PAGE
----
Overcoming Software Volatilities

>> Installing the latest software on your network? Take it from the pros: No new program is entirely risk-free.

Last year, security consultancy @stake Inc. in Cambridge, Mass., was hired to validate the findings of a well-known security assessment tool at a government agency. Turns out, the scanning software itself was so insecure that it risked the integrity of the entire network, according to @stake's vice president of research and development, who goes by the hacker handle "Mudge."

Nothing unusual there - similarly harrowing tales of software-induced vulnerabilities abound in the information technology industry.

Not only are common operating system browsers, mail servers and other popular software tools full of bugs and vulnerabilities, but the very software designed to protect the network can also be tricked, hacked or forced to render gaping security holes into the networks they're supposed to protect. For example, some well-known firewalls, including Cisco Systems Inc.'s Pix and Check Point Software Technologies Ltd.'s FireWall-1, have been fooled by denial-of-service and IP fragmentation attacks (packets sent with improper sequences or sizes).

"All software from all vendors starts out insecure," says John Pescatore, research director of security products at Gartner Group Inc. in Stamford, Conn. "A brand-new code base from a big vendor is likely to be as insecure as a brand-new code base from a start-up vendor." That begs the question: If seasoned vendors create code with such vulnerabilities, what about software developed by emerging software companies?

Rushed Software

While many in the IT community say they feel the new vendors have more at stake if their products create security problems, users of new vendor products say start-ups pose more of a security risk because they hastily develop code in a rush to market.

"As a rule of thumb, when you put new software on a system, you are introducing new vulnerabilities. Commercially developed software from start-ups is particularly notorious for these problems," says Scott Blake, security program manager at BindView Corp., a security tools vendor in Houston.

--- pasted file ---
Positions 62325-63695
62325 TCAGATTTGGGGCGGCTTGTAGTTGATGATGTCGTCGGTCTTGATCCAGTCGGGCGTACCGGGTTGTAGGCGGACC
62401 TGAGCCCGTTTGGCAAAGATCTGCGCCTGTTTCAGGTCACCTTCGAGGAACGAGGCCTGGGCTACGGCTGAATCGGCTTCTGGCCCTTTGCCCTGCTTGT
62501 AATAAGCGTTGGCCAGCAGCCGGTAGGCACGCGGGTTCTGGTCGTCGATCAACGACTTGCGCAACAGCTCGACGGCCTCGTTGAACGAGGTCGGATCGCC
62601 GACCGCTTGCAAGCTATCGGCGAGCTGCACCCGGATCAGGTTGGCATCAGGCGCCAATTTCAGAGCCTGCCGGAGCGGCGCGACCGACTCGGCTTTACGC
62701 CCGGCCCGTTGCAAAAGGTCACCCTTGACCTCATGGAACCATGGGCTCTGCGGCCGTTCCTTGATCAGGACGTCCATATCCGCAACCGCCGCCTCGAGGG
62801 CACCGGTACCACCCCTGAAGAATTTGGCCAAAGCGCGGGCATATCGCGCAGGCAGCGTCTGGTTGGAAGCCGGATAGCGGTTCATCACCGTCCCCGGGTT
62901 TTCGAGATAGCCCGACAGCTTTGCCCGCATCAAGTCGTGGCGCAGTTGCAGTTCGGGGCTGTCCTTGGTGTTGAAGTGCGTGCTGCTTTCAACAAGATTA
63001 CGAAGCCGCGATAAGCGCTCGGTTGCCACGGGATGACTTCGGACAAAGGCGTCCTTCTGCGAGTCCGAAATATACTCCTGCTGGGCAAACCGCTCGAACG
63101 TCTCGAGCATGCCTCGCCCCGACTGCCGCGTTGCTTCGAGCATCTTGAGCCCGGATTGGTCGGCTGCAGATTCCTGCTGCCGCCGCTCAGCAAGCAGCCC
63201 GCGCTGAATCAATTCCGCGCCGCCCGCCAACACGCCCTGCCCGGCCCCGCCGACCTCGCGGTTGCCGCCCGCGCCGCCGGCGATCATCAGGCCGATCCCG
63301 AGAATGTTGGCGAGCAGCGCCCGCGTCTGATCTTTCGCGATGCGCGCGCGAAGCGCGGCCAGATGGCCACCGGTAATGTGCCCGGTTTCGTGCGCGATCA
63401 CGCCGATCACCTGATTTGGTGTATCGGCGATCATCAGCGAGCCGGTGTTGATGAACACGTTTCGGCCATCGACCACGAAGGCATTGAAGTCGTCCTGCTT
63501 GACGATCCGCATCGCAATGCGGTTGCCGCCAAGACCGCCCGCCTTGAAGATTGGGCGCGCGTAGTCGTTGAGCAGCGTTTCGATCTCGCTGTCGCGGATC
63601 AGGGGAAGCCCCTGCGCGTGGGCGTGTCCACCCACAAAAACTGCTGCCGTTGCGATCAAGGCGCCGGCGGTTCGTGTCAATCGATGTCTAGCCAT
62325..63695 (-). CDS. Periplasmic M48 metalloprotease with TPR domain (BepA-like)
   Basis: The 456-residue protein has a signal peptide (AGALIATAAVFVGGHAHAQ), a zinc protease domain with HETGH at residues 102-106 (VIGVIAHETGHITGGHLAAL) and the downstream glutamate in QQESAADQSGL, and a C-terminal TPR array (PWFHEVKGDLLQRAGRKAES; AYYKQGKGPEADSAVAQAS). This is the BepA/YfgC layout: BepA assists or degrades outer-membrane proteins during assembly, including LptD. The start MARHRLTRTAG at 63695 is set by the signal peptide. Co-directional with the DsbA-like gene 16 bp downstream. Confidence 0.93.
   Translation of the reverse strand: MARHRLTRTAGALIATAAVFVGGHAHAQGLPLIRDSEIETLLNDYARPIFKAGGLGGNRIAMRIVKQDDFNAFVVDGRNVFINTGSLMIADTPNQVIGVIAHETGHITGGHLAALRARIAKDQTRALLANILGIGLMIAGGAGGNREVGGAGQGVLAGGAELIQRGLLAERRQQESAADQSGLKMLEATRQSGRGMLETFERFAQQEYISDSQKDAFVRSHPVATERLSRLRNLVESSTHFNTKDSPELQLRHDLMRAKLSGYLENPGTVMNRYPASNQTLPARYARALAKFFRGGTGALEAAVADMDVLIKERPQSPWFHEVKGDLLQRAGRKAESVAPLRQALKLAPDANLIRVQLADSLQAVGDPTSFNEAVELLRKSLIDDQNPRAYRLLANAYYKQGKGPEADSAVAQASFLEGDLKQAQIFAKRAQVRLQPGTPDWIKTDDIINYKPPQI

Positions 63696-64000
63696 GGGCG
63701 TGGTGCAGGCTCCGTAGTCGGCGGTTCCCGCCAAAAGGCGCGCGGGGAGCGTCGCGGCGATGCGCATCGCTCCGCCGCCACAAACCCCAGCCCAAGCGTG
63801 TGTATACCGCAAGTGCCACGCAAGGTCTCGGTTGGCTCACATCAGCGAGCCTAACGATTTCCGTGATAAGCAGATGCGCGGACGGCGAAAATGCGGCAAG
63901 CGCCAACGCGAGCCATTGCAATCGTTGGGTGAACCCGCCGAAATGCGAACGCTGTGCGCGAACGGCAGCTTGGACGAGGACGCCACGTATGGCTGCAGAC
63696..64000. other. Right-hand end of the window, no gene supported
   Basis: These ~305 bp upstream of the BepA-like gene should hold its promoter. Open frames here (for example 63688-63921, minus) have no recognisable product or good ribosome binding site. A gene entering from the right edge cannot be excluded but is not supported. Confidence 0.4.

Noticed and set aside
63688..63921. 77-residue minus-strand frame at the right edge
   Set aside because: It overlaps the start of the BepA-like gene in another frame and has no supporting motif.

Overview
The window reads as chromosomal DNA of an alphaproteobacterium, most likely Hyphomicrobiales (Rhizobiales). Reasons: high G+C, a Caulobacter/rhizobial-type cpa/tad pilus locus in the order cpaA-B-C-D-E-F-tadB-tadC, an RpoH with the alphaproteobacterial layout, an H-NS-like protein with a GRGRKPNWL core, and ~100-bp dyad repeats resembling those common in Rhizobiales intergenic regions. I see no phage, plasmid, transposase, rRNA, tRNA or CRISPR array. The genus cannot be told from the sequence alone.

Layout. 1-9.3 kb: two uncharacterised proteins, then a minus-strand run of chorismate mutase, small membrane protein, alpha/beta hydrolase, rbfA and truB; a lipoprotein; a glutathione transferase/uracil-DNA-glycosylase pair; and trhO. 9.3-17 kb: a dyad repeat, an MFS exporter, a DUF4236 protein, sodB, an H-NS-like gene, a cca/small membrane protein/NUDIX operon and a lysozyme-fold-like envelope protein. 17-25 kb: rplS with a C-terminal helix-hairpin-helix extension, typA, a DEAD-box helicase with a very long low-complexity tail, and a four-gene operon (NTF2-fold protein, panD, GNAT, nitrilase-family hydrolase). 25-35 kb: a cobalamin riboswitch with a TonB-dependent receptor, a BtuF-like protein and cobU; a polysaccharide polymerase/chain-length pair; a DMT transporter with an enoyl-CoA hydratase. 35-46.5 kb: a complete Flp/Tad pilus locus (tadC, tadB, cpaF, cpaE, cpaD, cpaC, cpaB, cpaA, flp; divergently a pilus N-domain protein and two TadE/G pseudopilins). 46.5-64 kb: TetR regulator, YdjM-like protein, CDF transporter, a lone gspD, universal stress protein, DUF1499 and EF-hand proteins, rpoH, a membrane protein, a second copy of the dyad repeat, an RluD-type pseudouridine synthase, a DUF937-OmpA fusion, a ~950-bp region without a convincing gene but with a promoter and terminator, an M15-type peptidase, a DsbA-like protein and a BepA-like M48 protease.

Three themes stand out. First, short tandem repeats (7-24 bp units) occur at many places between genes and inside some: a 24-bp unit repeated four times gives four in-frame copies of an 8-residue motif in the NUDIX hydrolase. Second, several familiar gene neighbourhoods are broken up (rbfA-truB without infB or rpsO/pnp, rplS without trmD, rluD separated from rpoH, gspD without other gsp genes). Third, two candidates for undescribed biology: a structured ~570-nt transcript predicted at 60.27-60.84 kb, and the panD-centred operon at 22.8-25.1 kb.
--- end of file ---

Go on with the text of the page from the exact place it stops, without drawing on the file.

Citing BindView statistics, Blake says poorly written new software is responsible for a 90%-per-year rise in security vulnerabilities. The best way to avoid software security problems is to never run Version 1.0 on a production system, advises Pescatore. "Vendors have caught on to this and seem to be starting their version numbering with 3.0," he says.

Rafael Arroyo, network analyst at United National Bank in Bridgewater, N.J., says he agrees that start-ups should, in theory, produce clean code the first time out if they want to capture market share. But in reality, he says, start-ups commonly use him and other IT managers as unwitting beta testers.

"The new vendors have this business plan of 'Get the product out there quickly,' " he says. "When we call those vendors and tell them there's a security problem, they'll say they've got a patch and they'll send it quickly. But we all know that if the patch was ready, it would have already been in or with the product."

For this reason, Arroyo buys from new vendors only if they offer a money-back guarantee. "I purchase it, test it hard-core for 30 days, and if I don't like it, I send it right back," he says.

The ideal is finding a vendor whose product has undergone third-party independent security testing and can provide the testing documentation, which few, if any, do, according to Pescatore. Barring that, Pescatore recommends researching the background of the new vendor's chief technology officer or vice president of product development. Finding out if these key people came from a game company or a security company would be useful, he says.